15. 15. With ML persistence... 15 Data Science Software Engineering Prototype (Python/R) Create Pipeline Persist model or Pipeline: model.save(“s3n://...”) Load Pipeline (Scala/Java) Model.load(“s3n://…”) Deploy in production
  16. 16. Demo Model Serialization in Apache Spark 2.0 using Parquet
  17. 17. What are the Requirements for a Robust Model Deployment System?
  18. 18. Customer SLAs • Response time • Throughput (predictions per second) • Uptime / Reliability Tech Stack • C / C++ • Legacy (mainframe) • Java • Docker Your Model Scoring Environment
  19. 19. Offline • Internal Use (batch) • Emails, Notifications (batch) • Offline – schedule based or event trigger based Model Scoring Offline vs Online Online • Customer Waiting on the Response (human real-time) • Super low-latency with fixed response window (transactional fraud, ad bidding)
  20. 20. Not All Models Return a Yes / No Model Scoring Considerations Example: Login Bot Detector Different behavior depending on probability score 0.0-0.4 ☞ Allow login 0.4-0.6 ☞ Challenge Question 0.6 to 0.75 ☞ Send SMS 0.75 to 0.9 ☞ Refer to Agent 0.9 - 1.0 ☞ Block Example: Item Recommendations Output is a ranking of the top n items API – send user ID + number of items Return sorted set of items to recommend Optional – pass context sensitive information to tailor results
  21. 21. Model Updates and Versioning • Model Update Frequency (nightly, weekly, monthly, quarterly) • Model Version Tracking • Model Release Process • Dev ‣ Test ‣ Staging ‣ Production • Model update process • Benchmark (or Shadow Models) • Phase-In (20% traffic) • Big Bang
  22. 22. • Models can have both reward and risk to the business – Well designed models prevent fraud, reduce churn, increase sales – Poorly designed models increase fraud, could impact the company’s brand, cause compliance violations or other risks • Models should be governed by the company's policies and procedures, laws and regulations and the organization's management goals Model Governance Considerations • Models have to be transparent, explainable, traceable and interpretable for auditors / regulators • Models may need reason codes for rejections (e.g. if I decline someone credit why?) • Models should have an approval and release process • Models also cannot violate any discrimination laws or use features that could be traced to religion, gender, ethnicity,
  23. 23. Model A/B Testing Set Business Goals Understand Your Data Create Hypothesis Devise Experiment Prepare Data Train-Tune-Test Model Deploy Model Measure / Evaluate Results • A/B testing – comparing two versions to see what performs better • Historical data works for evaluating models in testing, but production experiments required to validate model hypothesis • Model update process • Benchmark (or Shadow Models) • Phase-In (20% traffic) • Big Bang A/B Framework should support these steps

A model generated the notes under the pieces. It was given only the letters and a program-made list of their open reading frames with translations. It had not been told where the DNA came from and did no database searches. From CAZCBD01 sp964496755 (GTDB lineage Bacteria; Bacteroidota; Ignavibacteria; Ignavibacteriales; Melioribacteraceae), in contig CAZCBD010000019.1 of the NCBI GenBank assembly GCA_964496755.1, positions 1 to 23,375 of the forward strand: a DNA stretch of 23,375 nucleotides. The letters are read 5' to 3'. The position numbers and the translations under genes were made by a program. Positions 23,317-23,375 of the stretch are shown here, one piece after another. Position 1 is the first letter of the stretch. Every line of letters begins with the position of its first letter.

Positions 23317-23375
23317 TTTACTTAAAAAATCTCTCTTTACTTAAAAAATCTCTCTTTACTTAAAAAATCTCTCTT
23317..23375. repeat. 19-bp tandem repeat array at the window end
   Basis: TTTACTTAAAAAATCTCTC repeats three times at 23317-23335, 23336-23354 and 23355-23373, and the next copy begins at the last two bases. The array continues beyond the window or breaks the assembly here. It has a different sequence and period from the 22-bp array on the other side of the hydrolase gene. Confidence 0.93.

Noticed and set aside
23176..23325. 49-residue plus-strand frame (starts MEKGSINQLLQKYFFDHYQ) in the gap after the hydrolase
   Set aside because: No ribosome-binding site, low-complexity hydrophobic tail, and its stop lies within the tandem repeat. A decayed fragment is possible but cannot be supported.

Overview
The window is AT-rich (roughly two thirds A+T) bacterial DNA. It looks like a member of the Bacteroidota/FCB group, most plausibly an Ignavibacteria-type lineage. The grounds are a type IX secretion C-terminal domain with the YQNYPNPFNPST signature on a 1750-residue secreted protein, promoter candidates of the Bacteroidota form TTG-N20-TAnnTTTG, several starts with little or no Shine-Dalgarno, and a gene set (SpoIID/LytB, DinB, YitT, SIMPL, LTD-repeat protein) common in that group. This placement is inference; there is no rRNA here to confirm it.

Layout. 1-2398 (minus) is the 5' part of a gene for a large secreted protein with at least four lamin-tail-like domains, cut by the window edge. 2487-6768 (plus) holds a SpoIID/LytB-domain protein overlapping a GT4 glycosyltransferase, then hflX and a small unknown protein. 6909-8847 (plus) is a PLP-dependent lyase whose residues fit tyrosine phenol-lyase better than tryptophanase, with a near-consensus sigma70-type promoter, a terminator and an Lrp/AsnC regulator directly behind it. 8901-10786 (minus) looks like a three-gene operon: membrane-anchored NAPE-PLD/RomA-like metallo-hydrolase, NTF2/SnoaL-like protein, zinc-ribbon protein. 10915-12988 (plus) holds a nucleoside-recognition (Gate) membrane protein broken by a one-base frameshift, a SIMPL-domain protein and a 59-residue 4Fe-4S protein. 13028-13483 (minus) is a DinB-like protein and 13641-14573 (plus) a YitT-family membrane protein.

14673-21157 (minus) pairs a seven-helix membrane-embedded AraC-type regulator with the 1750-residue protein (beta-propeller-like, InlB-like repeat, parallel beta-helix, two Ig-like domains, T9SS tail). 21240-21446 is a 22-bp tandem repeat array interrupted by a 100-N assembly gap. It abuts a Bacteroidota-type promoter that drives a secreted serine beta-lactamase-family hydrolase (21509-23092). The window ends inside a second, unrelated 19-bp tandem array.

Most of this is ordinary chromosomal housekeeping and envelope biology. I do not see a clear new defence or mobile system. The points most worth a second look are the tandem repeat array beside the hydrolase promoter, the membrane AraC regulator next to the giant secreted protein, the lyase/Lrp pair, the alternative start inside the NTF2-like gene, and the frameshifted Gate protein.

24. 24. • Monitoring is the process of observing the model’s performance, logging it’s behavior and alerting when the model degrades • Logging should log exactly the data feed into the model at the time of scoring • Model alerting is critical to detect unusual or unexpected behaviors Model Monitoring
  25. 25. Open Loop vs Closed Loop • Open Loop – human being involved • Closed Loop – no human involved Model Scoring – almost always closed loop, some models alert agents or customer service Model Training – usually open loop with a data scientist in the loop to update the model
  26. 26. Online Learning • closed loop, entirely machine driven modeling is risky • need to have proper model monitoring and safeguards to prevent abuse / sensitivity to noise • Mllib supports online through streaming models (k- means, logistic regression support online) • Alternative – use a more complex model to better fit new data rather than using online learning
  27. 27. Model Deployment Architectures
  28. 28. Architecture #1 Offline Recommendations Train ALS Model Send Offers to Customers Save Offers to NoSQL Ranked Offers Display Ranked Offers in Web / Mobile Nightly Batch
  29. 29. Architecture #2 Precomputed Features with Streaming Web Logs Kill User’s Login SessionPre-compute Features Features Spark Streaming
  30. 30. Architecture #3 Local Apache Spark(™) Train Model in Spark Save Model to S3 / HDFS New Data Copy Model to Production Predictions Run Spark Local
  31. 31. Demo • Example of Offline Recommendations using ALS and Redis as a NoSQL Cache
  32. 32. Try Databricks Community Edition
  33. 33. 2016 Apache Spark Survey 33
  34. 34. Spark Summit EU Brussels October 25-27 The CFP closes at 11:59pm on July 1st For more information and to submit: https://spark-summit.org/eu-2016/ 34

×